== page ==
Overnight guests at living history museums

In July’s issue of Baltimore Magazine was an article I found quite interesting: Down on the Farm. The article’s author spent a weekend at a bed and breakfast that also offers a farm-like experience. Visitors can choose to just relax on the large front porch and enjoy the scenic farm views, or they can get their hands dirty milking cows and learning farm techniques.

The author visited Juniper Moon Farm, which also offers weekend “Camp JMF” workshops like cheese-making, shepherding, yarn-dying, and culinary camp.

I immediately wondered if any living history museums have tried programs like this? I know of sites that offer a day-long workshop on some of these trades, and also some week-long day camps for kids. But is anyone inviting adults to the museum for a weekend and offering an immersive experience?

Living history museums have all of the expertise needed to run these types of programs, and if they don’t have a place for folks to sleep on-site, a local hotel is likely to provide a discount. (However, I think more people would like the experience of sleeping over in a historic structure.)

The C&O Canal in southern Maryland offers a “Canal Quarters” program, where people can stay in a canal lockhouse for a night for free. The amenities (electricity, running water, air conditioning) differ from house to house, but this way, people can select the experience that is “right” for them. The program has been very popular, with three lockhouses being piloted last year, and another two opening this year. No programming is offered with the stay, so visitors are on their own during the day, but the model proves there is something popular about the idea of spending the night “back in time.”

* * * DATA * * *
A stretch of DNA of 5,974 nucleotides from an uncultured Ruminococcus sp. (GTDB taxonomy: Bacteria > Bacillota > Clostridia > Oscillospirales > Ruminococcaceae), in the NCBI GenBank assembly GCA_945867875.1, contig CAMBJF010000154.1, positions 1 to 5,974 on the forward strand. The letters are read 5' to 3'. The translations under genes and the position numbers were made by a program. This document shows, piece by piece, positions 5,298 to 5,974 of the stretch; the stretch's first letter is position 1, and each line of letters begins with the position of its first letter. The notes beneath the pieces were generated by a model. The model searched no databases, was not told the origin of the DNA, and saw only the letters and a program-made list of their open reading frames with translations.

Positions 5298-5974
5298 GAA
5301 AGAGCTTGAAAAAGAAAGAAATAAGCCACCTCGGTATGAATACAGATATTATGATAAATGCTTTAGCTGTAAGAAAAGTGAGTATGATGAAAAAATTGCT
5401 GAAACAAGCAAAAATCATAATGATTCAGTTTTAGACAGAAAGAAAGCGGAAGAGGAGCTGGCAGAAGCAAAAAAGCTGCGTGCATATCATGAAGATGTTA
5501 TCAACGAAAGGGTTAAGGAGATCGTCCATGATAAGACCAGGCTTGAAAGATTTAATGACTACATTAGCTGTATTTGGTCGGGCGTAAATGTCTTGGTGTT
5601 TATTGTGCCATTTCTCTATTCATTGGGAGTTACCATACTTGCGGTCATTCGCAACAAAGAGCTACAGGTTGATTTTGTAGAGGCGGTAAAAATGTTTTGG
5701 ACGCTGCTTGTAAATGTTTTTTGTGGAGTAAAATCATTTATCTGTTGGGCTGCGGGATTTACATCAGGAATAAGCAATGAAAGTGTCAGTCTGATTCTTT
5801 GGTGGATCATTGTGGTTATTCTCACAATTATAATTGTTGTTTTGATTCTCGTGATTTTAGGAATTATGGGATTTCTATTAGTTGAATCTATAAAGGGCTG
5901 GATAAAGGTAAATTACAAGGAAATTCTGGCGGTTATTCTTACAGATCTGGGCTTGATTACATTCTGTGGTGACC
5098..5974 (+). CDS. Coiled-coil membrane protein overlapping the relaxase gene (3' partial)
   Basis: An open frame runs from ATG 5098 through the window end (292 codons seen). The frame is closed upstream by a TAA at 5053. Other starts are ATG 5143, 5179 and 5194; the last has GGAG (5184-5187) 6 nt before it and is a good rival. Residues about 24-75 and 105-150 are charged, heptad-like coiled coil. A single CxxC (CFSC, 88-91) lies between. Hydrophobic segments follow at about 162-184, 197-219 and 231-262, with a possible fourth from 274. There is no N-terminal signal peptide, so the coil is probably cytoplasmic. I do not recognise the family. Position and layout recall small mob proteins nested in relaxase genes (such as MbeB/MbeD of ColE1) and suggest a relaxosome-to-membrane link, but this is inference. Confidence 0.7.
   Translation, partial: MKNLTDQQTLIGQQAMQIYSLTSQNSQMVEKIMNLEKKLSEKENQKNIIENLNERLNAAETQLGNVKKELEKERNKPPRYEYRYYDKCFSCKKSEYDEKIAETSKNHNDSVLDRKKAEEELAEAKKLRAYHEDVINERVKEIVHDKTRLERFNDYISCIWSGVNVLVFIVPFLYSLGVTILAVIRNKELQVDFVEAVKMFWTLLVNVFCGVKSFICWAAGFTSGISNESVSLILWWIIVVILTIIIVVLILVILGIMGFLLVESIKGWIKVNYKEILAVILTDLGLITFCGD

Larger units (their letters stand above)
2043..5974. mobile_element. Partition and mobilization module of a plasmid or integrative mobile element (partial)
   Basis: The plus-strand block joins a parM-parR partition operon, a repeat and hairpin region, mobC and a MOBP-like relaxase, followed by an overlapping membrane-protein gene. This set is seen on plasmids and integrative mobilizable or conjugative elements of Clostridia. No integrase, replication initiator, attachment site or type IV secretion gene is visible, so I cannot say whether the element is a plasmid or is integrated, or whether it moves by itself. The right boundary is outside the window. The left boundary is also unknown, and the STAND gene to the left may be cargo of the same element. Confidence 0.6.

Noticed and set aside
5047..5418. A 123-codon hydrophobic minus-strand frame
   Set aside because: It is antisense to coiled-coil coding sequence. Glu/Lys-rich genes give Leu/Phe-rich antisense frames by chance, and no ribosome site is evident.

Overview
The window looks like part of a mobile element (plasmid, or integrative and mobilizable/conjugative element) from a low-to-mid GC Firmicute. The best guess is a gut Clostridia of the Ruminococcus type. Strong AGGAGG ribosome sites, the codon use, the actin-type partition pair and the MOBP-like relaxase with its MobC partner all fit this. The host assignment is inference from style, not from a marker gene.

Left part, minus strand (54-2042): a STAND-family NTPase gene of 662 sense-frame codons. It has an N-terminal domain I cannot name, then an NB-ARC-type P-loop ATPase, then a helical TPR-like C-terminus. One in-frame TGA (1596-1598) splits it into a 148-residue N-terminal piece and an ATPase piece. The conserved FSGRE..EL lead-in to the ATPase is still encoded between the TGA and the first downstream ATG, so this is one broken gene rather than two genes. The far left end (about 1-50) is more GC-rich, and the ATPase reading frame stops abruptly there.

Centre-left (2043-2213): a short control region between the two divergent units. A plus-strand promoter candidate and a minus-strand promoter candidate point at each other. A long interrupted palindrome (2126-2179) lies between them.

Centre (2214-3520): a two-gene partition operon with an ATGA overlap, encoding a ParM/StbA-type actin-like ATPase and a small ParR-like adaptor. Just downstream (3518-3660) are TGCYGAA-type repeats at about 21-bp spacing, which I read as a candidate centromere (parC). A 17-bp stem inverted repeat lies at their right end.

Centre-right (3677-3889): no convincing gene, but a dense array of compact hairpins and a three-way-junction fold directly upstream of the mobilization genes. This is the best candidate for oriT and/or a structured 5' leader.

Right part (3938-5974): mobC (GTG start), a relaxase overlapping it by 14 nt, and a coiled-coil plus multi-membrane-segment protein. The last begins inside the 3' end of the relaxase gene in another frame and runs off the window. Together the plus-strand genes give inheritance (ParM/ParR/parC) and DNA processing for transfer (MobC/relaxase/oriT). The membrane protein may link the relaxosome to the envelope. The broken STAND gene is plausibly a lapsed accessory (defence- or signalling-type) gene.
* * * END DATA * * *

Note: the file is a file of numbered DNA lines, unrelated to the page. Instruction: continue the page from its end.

Today, I found an article on NPR called “Living Above The Past: Museum Opens Up To Tenants” about Strawbery Banke‘s new rental program. The museum has renovated the second floor spaces in some of their exhibition homes and rented them out to locals. Although the modern conveniences of 21st century life intrude on the authenticity of the museum experience more than I would like, I have to admit it is a clever way to generate income for the museum.

So what do you think? Are these types of programs viable options in at your living history sites?

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